For many business owners, Entrepreneurs’ Relief offers an exceptional opportunity to minimise tax when disposing of their company, but rules around liquidation, introduced in April 2016, mean that planning your exit* now needs more care than ever.
Entrepreneurs’ Relief, which was first introduced in 2008, allows tax of just 10% to be paid on lifetime gains when a business (or part of it) is sold off. Subsequent changes in the level of relief available have been at least as important, taking the lifetime limit from below £2 million right up to £10 million, where it has remained since 2011.
Of course, the rate of Capital Gains Tax on most assets is now just 20% for higher rate and additional rate taxpayers, down from 28%, but this is still only half as generous to business owners as Entrepreneurs’ Relief. Moreover, although there is a £10 million limit, spouses and civil partners may also, under certain circumstances, qualify separately for their own relief. Finally, an individual can make as many separate claims as he or she likes, so long as the ceiling is not exceeded.
Entrepreneurs’ Relief can be applied to a number of different kinds of business ‘disposals’ (a term that includes the sale, gift or liquidation of a company). The sale of all or part of a business owned by a sole trader or business partner can qualify for the relief, including:
- the assets of the business
- company shares in which the seller owns at least 5% of the shares (including voting rights)
- shares acquired through an Enterprise Management Incentive scheme established after 5 April 2013
- assets that had been lent to the business by the seller
There are limits to how Entrepreneurs’ Relief can be applied. For example, the business or company involved must be trading at the time of application – although a new rule allows the relief to be claimed so long as the shares are sold within three years of the cessation of trading. Moreover, some business activities, such as property and letting, are disqualified because they are seen as ‘investment operations’ rather than ‘trades’. Sole traders or business partners must have owned the business for at least a year in order for the sale to qualify, and the seller of shares must have been an employee, director or holder of office within the company.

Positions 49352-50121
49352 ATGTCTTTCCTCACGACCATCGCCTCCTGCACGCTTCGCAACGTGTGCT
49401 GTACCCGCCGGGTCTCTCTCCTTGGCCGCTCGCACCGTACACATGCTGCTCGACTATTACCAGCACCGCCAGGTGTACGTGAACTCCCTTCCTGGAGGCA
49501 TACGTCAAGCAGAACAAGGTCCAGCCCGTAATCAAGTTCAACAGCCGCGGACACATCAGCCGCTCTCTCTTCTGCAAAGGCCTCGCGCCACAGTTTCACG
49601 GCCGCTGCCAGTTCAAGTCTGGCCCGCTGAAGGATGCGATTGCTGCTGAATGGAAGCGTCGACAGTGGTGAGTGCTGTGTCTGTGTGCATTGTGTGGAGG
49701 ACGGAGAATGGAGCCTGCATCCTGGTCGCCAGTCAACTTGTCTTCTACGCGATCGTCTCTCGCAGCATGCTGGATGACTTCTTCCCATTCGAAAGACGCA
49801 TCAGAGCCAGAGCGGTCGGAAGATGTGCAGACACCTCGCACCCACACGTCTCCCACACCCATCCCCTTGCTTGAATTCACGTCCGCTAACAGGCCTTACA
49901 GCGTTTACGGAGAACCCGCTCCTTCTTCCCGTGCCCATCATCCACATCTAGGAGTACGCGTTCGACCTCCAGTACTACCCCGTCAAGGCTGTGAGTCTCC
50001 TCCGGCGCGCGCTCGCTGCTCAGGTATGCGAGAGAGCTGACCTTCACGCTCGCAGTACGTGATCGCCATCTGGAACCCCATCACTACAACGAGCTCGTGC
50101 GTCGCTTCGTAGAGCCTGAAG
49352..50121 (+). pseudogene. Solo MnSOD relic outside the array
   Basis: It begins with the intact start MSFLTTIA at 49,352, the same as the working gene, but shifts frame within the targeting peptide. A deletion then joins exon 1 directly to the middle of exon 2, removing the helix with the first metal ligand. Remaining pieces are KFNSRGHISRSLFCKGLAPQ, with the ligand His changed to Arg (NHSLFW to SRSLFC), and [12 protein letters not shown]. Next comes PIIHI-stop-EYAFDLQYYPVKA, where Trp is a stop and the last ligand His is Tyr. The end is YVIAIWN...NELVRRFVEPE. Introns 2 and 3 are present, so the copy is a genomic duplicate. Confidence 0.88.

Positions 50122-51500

Cutting some slack
In 2015, the government introduced rules intended to crack down on abuses of Entrepreneurs’ Relief, but the 2016 reforms were reckoned by some commentators to be a tacit admission that the 2015 changes had gone too far, and in some cases ended up penalising what had been legitimate tax planning.
The 2016 reforms therefore offered some olive branches to business. The relief was extended to long-term investors in unlisted companies, providing a 10% tax rate for gains of newly issued shares in unlisted companies that were bought on or after 17 March 2016, so long as they are held for at least three years from 6 April 2016. The reforms also reinstated Entrepreneurs’ Relief in the succession of family businesses and joint venture partnerships.
However, the changes have not been able to remove the complexity of calculating whether you qualify – and some of the details of the latest reforms remain unclear. There are particular dangers in the definition of a ‘trading company’. To receive the relief, a company must be trading, and not pursuing other activities to any “substantial” extent. HMRC has confirmed that “substantial” should be taken to mean “greater than 20% by reference to a reasonable measure in the circumstances of the case”.
While Entrepreneurs’ Relief offers a potential boost for business owners, its complexities require careful navigation, and detailed understanding of recent legislation. Individuals looking to rely on the relief would be well-advised to conduct an appropriate tax audit.
The levels and bases of taxation and reliefs from taxation can change at any time. The value of any tax relief depends on individual circumstances.
*Exit strategies may include the referral to a service that is separate and distinct to those offered by St. James’s Place.